He came frustrated with the impotence and escapism he finds in many from his country.  Many students if they make it to America and can stay, then the family is thrilled that “one has made it” out of the maelstrom.  Their maelstrom is his beloved country.

He also arrived in my class with a deep understanding of issues, and an equally deep sense that his solutions needed to address challenges on all their levels, at all the root causes.  That connected and grew his challenges to the level of “poverty” and “education” the usual list of suspects.  All so large that jousting with them only leaves Sancho Panza mortified and Don Quixote befuddled.

Enter ‘better questions’.  I simply said I would not waste another hour on “the discussion” of such massive problems.  I asked, if he might scale a question down far enough that it becomes  “a giant you could kill?”

He wrestled all by himself for thirty minutes and shrunk down to “infant mortality”.  By the time that Bridgette returned to the table he had five things that we could package and provide cheaply, half of which were wet wired  into the multiple tribes’ lore and culture already.

With a giant “that small” he could find five stones, that if well aimed, might bring down this giant, and his five kinsmen backups.  Evil giants come with backups.  They are chicken like that.

Of all the possible outcomes of entrepreneurial thinking, S Cubed’s crazy form of possibility thinking is the sort that might change a man, S Cubed.  Or equally as good, give life to infants that would have otherwise been sad statistics under Giant Banners like Poverty, seemingly so large that one could never overcome them.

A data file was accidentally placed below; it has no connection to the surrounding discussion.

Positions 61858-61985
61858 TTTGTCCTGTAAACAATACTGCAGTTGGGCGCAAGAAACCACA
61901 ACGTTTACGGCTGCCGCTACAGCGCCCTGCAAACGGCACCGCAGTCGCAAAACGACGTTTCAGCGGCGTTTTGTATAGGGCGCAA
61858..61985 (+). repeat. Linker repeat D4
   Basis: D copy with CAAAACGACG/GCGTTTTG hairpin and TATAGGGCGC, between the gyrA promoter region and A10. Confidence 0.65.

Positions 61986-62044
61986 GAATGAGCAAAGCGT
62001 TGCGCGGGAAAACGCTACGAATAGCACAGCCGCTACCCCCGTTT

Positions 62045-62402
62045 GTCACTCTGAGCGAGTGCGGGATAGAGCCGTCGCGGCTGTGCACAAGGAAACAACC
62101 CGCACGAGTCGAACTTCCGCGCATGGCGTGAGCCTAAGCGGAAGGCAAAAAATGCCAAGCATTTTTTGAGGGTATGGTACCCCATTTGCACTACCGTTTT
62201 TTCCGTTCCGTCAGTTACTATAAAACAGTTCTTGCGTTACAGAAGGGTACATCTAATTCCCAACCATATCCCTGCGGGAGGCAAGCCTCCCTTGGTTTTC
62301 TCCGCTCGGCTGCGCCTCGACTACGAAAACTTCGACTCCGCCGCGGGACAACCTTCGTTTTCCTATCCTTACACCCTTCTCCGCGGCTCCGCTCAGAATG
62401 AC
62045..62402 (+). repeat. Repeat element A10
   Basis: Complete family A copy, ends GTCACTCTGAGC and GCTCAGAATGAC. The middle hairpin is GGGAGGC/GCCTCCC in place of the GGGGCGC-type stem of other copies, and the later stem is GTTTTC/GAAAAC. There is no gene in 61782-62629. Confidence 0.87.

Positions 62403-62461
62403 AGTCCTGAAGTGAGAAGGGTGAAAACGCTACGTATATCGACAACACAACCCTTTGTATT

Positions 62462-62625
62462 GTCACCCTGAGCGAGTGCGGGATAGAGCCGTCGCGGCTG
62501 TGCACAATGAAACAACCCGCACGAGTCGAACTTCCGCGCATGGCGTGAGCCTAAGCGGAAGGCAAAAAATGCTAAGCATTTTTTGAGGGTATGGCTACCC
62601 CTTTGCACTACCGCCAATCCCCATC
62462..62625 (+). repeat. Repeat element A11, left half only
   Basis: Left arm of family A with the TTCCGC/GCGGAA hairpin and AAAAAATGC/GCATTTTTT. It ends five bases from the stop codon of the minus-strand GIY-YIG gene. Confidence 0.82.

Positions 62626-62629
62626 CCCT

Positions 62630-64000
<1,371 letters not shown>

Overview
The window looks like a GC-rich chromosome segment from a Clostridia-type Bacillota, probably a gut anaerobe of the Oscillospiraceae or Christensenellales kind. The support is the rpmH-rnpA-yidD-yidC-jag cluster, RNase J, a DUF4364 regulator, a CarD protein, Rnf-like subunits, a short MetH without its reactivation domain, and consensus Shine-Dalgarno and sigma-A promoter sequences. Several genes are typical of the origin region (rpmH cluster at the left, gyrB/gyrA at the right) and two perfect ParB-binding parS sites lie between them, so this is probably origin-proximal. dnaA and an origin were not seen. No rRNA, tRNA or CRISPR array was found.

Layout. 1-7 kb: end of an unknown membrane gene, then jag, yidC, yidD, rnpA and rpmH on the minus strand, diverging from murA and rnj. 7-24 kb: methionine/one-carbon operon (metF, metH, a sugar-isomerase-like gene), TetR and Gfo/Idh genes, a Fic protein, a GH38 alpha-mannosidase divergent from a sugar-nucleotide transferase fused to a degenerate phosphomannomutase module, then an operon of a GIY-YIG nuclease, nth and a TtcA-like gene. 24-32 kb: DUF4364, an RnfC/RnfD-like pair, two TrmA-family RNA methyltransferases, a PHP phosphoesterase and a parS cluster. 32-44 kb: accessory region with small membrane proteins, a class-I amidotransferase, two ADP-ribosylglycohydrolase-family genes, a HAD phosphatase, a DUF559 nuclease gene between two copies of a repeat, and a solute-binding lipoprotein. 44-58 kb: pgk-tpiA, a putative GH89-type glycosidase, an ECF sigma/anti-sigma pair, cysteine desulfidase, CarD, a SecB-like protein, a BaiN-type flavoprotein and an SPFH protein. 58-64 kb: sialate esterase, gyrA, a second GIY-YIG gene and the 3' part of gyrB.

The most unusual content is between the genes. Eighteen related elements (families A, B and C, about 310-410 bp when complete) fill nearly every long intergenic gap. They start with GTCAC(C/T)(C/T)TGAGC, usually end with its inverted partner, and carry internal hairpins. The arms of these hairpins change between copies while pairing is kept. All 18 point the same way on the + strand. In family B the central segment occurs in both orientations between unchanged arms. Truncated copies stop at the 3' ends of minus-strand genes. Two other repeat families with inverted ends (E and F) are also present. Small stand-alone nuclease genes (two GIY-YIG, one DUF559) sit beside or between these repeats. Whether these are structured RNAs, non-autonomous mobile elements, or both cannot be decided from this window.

People who humble me.

I have a privilege once a year.  

Our School of Entrepreneurship brings in 42-25 vets, many of them wounded where you can see it, and a few where you have to talk to them for a while before the wound(s) are obvious. 

I get to walk through their Hermann Brain Dominance Instruments with them.  I have learned a few things over the past four years after a 160 in depth encounters and conversations. 

A lot of people pay for us to fly these vets in from across the country and allow them to drink from a fire hydrant for eight days, and go home to continue launching their businesses.   What did I learn from that?

I have never seen a more grateful group.  The vets who return home and find people who invest in them simply because they served our country are almost all overcome, some to tears, that someone would say “Thank you” so clearly.  Find concrete ways to express your sentiments, or your simply sentimental.